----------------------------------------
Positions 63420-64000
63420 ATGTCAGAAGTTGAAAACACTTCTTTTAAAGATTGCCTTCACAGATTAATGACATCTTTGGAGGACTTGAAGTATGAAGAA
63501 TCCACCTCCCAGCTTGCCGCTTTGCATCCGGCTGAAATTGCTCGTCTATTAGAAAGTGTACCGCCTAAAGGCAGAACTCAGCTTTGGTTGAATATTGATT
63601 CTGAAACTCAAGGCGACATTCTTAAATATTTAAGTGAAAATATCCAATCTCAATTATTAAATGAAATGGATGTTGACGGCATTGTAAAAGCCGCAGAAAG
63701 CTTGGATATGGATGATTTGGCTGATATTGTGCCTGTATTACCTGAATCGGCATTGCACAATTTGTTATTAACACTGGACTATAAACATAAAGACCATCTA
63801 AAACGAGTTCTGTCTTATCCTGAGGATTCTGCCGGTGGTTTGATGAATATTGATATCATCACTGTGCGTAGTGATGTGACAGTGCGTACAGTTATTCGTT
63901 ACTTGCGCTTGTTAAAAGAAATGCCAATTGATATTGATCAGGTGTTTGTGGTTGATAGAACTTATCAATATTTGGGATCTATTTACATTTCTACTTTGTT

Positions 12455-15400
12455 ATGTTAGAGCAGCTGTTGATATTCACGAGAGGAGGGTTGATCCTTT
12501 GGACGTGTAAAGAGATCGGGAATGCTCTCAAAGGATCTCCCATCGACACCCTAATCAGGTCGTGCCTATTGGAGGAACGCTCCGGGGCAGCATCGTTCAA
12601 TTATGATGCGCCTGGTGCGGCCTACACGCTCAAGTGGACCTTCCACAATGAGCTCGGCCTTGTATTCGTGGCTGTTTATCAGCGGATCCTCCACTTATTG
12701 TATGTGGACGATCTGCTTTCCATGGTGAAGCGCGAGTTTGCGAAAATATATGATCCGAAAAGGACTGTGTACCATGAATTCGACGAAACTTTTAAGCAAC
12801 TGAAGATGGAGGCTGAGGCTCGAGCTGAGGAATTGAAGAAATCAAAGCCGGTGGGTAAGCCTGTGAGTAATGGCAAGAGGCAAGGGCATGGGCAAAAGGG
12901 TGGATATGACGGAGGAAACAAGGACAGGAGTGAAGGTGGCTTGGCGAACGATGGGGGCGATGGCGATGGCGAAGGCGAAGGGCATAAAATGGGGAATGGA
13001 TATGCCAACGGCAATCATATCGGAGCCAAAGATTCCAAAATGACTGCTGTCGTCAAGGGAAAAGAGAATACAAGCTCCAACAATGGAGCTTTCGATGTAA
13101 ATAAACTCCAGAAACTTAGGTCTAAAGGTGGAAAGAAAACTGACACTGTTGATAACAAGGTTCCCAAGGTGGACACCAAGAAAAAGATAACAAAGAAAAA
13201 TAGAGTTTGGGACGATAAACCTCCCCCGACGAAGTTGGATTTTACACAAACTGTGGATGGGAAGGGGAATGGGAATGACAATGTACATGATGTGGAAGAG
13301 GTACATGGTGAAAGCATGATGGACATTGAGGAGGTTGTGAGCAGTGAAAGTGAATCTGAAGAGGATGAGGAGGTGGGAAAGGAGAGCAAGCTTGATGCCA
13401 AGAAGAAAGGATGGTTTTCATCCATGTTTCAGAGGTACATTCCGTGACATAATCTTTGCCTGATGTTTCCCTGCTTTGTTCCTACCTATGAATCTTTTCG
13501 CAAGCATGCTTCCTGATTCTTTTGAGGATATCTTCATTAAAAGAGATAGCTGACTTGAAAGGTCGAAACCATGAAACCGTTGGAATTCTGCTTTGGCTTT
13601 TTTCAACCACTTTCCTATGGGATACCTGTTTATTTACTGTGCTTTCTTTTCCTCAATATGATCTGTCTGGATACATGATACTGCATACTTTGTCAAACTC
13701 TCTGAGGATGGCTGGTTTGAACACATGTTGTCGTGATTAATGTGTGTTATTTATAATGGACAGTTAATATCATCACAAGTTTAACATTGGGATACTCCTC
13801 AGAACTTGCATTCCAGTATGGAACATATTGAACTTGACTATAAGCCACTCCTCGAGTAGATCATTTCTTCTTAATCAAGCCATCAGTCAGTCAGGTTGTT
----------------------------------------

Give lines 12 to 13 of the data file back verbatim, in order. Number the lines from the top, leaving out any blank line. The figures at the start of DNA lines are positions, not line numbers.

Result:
12701 TATGTGGACGATCTGCTTTCCATGGTGAAGCGCGAGTTTGCGAAAATATATGATCCGAAAAGGACTGTGTACCATGAATTCGACGAAACTTTTAAGCAAC
12801 TGAAGATGGAGGCTGAGGCTCGAGCTGAGGAATTGAAGAAATCAAAGCCGGTGGGTAAGCCTGTGAGTAATGGCAAGAGGCAAGGGCATGGGCAAAAGGG